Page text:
Outliner Software Forum RSS Feed Forum Posts Feed

Subscribe by Email

CRIMP Defined




little red hen needs help

View this topic | Back to topic list

Posted by Dr Andus
Jan 31, 2014 at 09:55 PM


andyjim wrote:
>My thing is fresh thoughts. I generate them all the time. I don’t
>gather material, I generate it. So my needs flow from this MO. I need to
>be able to launch a new item instantly with a keystroke code. So many
>times I’ve had a thought, out of the blue and possibly unrelated
>to what I’m writing at the moment, but by the time I distract
>myself opening a new file or even simply backing out of a lower outline
>level to start a new heading, the thought has receded behind the
>mechanics of preparing a place to write it. I have shifted my mind out
>of hearing the muse and into preparing the ground. It’s a
>different, and for me, distracting mode to have to go into every time
>you have a new thought.
>So, immediate new (and independent) item from keystrokes is one
>I want an absolute minimum of distraction on the screen. No toolbars, no
>main window, the whole screen covered with a neutral, non-white (i.e.
>non-glaring) background. So at this point it’s just the blank
>screen and my new item, which itself has no toolbar, and minimalist
>borders. Not even a title bar at this point (optional, for later).  Now,
>in a split second, I can write the new thought without distraction.
>There must be no requirement to name, class or connect the new item.
>Open it, and write.

The above seems to be about the front end of the process, capturing written notes. What OS and hardware do you want to use?

On Windows, I’d suggest WriteMonkey. On iOS, Drafts seems to launch a new app automatically (though I never had the chance to try it, as I don’t have iOS 7). On ChromeOS, Writebox could do this. Dropbox could be the place to gather all the plain text files.

Scrivener also has a distraction-free writing mode, though it takes a couple of clicks to get there. On the plus side, it could connect more seamlessly to the next stage of the process below.

>Then think about where the item belongs in the
>scheme. (I know that’s not a unique concept). Once it’s time
>to place the item, I want to be able to class by keyword(s), subject(s),
>topic(s), project(s), priority, and any other classes (customizable by
>user). I envision doing this in one table, attached to the item.
>Classing can be hierarchic but is not required to be. Ideally the system
>does not constrain you in any way. (I know CT in particular attempts to
>do this)
>I want outliner capabilities, implemented in a minimalist way, within an
>item, as well as with tree structures for subjects, projects or any
>other class you want to look at from a tree perspective.
>I realize (though with very little use myself) that CT does many of
>these things, and other apps do as well, to greater or lesser degree.
>But the minimalist interface is a necessity for me because the way my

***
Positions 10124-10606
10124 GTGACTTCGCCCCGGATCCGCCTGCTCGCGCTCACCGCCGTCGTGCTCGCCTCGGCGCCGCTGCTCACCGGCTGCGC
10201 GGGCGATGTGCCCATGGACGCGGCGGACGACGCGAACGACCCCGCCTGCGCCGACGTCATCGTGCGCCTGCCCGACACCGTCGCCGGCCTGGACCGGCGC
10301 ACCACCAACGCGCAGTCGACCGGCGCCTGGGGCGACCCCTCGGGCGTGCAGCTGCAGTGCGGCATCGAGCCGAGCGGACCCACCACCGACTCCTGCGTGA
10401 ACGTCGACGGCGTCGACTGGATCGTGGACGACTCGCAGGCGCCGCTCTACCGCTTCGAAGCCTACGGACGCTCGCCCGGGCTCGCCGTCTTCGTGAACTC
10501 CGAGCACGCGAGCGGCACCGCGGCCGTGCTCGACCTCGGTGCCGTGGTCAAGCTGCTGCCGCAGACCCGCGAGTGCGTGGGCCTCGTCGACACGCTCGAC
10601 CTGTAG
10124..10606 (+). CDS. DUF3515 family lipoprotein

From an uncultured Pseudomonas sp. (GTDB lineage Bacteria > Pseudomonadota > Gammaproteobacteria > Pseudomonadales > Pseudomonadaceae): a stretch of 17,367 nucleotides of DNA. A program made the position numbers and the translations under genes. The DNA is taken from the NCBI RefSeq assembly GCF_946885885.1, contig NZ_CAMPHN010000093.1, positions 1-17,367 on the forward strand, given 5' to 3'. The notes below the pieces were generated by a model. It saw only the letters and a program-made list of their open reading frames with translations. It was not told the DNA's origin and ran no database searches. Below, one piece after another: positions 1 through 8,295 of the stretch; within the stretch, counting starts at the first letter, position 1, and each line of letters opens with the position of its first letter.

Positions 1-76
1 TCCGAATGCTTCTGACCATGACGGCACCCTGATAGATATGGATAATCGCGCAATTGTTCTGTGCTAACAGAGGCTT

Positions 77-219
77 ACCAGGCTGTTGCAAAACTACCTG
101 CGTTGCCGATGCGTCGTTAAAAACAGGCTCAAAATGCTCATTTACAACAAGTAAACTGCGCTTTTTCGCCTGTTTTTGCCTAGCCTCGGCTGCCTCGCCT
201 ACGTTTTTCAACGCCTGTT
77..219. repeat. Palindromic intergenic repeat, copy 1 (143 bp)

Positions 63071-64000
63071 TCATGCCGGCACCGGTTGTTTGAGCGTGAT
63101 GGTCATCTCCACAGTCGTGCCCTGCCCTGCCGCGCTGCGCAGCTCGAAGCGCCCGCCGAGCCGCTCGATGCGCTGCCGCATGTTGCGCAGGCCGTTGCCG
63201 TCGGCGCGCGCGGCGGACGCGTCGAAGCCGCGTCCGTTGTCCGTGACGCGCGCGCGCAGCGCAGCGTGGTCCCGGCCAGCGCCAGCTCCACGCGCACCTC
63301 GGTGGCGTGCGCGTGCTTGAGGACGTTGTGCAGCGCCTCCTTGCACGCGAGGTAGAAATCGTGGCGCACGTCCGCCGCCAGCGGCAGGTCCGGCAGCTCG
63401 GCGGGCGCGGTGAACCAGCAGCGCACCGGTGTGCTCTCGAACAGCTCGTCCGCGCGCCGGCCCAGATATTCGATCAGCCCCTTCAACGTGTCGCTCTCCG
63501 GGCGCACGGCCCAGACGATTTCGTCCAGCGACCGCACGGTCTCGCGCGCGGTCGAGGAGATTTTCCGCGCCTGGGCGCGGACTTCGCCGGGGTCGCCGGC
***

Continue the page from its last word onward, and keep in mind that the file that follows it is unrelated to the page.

>peculiar mind works, and my proposed system for ‘classing’
>or ‘keying’ items in a single table, after writing the item,
>appeals to my seeming need for order and disorder at the same time. Plus
>I don’t know of any app that does all this.

As you note, CT can do almost all of this. It’s not the most minimalist of applications, but you can customise much of the colour scheme, hide buttons, remove panes, and there is a full-screen option (though it could be better). Not sure I understand your thoughts about doing the organising in a single table. In CT, the categorising happens within the text note item, however there is a Summary pane that can list all the properties in a box.

>I want some column features, similar to Gingko, for lining up groups of
>items to work with. This would also occur within an otherwise empty

CT’s floating windows can be dragged around against a blank desktop to arrange them in a column formation, but they are not fixable into columns.

>One more ‘justification’ to add: I have 20+ years’ backlog of thoughts &
>items scattered. And I get worse every year, generating this past year
>over 300,000 words. I need to corral all this into a cohesive system
>that enables me to readily access everything I’ve written (and in the
>same app in which I write, because the shifting around that will be
>required if things are spread across various apps, folders, etc is
>intolerable). Some day I will write a book(s) from all these thoughts,
>so I need to be able to find and manipulate these thousands of items.
>This is why I need a multi-key system for classing and connecting
>things. I gotta be able to find it by subject, topic, keyword or any
>other scheme I may come up with. My proposed system will accommodate all
>this (I think). It would also (I think) be highly extensible,
>customizable and adaptable to many needs and styles.

Again, this sounds very much like a problem that CT can solve.

These are just some suggestions off the top of my head. I certainly wouldn’t want to discourage you from developing your own software. As a happy CT user, I am naturally prone to suggesting it, but I realise that it can take a big effort sometimes to get to grips with it.

On the whole though, it sounds like your needs could be served by some kind of a plain text system for capturing and gathering notes, and then organising them in an intelligent database. Piggydb might be another option (although I find the interface even busier than CT’s).